Leaf issues on my two elms

I have 2 elms, a Chinese Elm and a Winged Elm. This is my first ‘season’ with them, having adopted them this past winter. It was really a thrill to see them emerge from dormancy and begin to push out leaves. They were both repotted early spring, just as buds began to form.

I was expecting more explosive growth though. The Chinese elm, I pruned the long shoots in March, but a second flush ramifying those hasn’t happened. Since then, it seems just a few more shoots extended. A few leaves have spots, and I do see a few ants too. I battle pests here, aphids and the moths are the worst. So I just wonder if these trees look as vigorous as they ought to be. And if there’s anything I should be doing to maximize their health.

Close up on the Chinese Elm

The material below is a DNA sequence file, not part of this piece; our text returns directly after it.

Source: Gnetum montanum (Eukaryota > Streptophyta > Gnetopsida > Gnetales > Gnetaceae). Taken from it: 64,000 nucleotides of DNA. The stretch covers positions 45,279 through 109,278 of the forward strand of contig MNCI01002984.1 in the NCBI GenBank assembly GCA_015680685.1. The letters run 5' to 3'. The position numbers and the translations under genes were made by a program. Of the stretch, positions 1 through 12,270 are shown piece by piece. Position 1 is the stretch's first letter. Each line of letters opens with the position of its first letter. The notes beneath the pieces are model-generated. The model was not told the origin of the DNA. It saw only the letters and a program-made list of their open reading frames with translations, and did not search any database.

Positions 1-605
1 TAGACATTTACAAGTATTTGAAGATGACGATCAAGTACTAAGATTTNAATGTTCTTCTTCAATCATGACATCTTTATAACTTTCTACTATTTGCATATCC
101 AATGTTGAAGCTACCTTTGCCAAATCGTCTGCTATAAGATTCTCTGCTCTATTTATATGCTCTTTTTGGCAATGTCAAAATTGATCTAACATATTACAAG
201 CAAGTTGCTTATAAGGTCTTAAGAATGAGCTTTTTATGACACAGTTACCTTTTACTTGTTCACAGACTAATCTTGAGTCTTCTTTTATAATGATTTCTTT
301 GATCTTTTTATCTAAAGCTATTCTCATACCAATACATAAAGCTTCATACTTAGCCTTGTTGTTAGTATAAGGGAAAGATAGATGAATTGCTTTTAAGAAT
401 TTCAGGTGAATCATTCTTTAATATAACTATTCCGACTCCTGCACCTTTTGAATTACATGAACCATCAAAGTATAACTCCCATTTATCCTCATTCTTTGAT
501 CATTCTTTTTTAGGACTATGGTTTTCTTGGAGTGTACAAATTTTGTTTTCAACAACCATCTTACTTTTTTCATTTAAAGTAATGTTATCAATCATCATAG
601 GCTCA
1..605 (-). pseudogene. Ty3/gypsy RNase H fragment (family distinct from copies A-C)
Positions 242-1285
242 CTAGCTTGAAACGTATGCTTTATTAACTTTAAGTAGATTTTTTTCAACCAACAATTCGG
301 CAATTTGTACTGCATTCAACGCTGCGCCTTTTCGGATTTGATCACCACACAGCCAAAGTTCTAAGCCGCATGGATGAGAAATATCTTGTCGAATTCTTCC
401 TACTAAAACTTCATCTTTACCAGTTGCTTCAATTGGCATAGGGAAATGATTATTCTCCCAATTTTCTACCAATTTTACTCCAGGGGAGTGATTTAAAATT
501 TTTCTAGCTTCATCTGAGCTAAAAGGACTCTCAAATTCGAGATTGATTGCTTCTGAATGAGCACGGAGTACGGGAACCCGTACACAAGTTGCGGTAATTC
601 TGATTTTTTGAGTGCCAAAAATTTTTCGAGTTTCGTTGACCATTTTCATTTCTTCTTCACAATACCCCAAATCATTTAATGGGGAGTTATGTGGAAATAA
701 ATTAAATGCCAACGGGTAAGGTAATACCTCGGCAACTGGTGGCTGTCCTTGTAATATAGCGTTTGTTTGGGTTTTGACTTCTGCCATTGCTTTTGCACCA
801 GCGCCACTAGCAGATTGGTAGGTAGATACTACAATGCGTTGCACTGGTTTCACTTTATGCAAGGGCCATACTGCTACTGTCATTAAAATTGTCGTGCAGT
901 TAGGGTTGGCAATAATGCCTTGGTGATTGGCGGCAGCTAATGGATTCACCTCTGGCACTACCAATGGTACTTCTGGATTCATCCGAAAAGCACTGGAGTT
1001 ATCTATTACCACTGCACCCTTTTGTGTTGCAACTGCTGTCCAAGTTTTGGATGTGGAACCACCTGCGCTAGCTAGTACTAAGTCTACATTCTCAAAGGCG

Here is a close up of the Shohin winged elm. Some big healthy leaves. And some smaller yellow, curled leaves. A few have burnt tips. I didn’t prune anything. Possible overwatering? It doesn’t seem to have any pest activity that the Chinese elm has, although they are side by side.

Close up on Ulmus Alata

I think these are really special and want to give them their best life. Are my expectations getting the better of me, or should they be more vigorous?

If this was an initial repot out of nursery containers I would just let both of them grow unrestricted this year. Go ahead and fertilize to help build up strength.


I potted a young whinged elm into a small pot this spring with similar growth. The damage you are seeing may be leaf scorch based on the time of year and the pictures. Yellowing between the leaf veins and the yellowing/browning of the leaf edge are both signs of scorch. If you shade and re-hydrate now you may be able to save some of that damaged growth.